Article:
Posted at 8:30 AM
Saturday, December 22, 2007
I arrived in Font yesterday evening after flying from Denver and then meeting my parents outside of Paris. This morning we headed to Bas Cuvier, probably THE most classic area in Fontainebleau. I checked out a few problems I had tried two years ago and then a handful of new ones. I did La Charcuterie, a very cool 6c+, which was a climb that had baffled me last time I tried it. I also worked La Ballance, a very classic sloper 7c+ problem but could not manage to do the last move. After some tries on L'aerodynamic, a cool 7c jump start problem, I hiked around to find a couple of problems I had seen pictures of but were not in the guide book. I found both of the main ones I wanted to, Neverland and Imothep, which each climb some of the more rad shaped boulders out there. Neverland turned out to be one of the most confusing problems I have ever tried and I was only able to figure out the moves at the end of the thing. Imothep did not have a landing suited well for one pad so I ended up not trying it. So after a day of climbing here is what I have concluded: Ute Pass does not prepare you for open-handed slopers, jet lag is no good, big french meals are amazing but dont lend themselves to helping you climb, and Font is still and always will be one of the best climbing areas in the world. The first photo is L'aerodynamic, the second Infidele, and the last two La Balance.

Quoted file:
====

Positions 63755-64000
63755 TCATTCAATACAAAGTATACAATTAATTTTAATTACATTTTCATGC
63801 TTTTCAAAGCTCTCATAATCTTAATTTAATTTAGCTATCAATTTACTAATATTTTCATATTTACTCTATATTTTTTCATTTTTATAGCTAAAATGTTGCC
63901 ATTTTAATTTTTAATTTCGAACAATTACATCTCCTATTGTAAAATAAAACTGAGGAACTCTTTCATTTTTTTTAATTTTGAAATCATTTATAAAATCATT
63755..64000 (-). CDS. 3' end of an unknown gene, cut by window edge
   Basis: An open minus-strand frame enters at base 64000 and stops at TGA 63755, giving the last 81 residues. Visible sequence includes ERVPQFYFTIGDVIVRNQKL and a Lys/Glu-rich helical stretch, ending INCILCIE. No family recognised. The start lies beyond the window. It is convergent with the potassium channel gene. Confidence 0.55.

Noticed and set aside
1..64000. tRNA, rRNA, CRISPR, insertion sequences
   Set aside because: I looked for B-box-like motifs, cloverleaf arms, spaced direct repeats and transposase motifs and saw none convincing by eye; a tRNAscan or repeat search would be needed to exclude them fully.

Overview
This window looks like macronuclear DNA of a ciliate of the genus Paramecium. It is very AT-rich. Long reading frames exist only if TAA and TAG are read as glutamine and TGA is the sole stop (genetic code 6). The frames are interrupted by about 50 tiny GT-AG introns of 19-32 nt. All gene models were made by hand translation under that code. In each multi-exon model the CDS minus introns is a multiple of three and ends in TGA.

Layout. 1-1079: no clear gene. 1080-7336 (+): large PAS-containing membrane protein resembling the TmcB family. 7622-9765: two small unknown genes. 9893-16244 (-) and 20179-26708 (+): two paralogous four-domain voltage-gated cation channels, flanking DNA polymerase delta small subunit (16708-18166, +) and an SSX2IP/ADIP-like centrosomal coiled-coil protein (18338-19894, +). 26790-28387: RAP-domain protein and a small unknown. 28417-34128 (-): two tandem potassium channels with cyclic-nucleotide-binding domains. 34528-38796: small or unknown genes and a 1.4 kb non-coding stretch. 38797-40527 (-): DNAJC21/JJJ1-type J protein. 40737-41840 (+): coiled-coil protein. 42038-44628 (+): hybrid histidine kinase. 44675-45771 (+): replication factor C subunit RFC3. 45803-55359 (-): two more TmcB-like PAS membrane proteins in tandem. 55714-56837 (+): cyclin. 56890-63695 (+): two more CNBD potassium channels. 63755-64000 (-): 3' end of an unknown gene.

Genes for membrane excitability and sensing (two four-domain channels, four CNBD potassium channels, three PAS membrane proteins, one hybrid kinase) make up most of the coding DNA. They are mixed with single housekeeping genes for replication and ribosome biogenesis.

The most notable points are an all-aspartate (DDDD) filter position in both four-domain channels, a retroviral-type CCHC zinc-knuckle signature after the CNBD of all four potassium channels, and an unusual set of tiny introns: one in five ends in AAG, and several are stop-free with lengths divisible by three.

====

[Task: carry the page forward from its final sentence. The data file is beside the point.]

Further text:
Posted at 8:28 AM
Saturday, December 15, 2007
I have not posted in a while mostly just cause I have not been getting any photos or video recently. The weather has been the suck in the Springs, which has resulted in a lot of 2 hour Ute Pass sessions after class with a propane heater and lots of chalk. I have been working Daddy Fat Sacks the last couple times I have been at the pass and it is coming together nicely. I would really like to climb it before break but I split two tips on it today so we will see how that goes. I have fallen at the very end a number of times. Tomorrow I am going up to the pass for some last ditch efforts. On Wednesday I fly over to Europe for a a week in Font and then a week in Paris. The forecast shows at least a few consecutive days of cold and dry weather. On the 4th of January, it is off to San Francisco to meet up with Simon and head to Bishop until the 20th. Probably will not get a chance to update much while traveling but I will post a lot of stuff when I get back.
Posted at 3:19 PM
Tuesday, December 4, 2007
I was looking through pictures today for the ever demanding JJ so he could droll over new V7s to do at Ute and I found this photo of Byron. I believe this is the single day that I have climbed with Byron and for the fact that Byron had not been climbing for months due to a should injury he sure killed the crux move of Daddy Fat Sacks.
Posted at 2:50 PM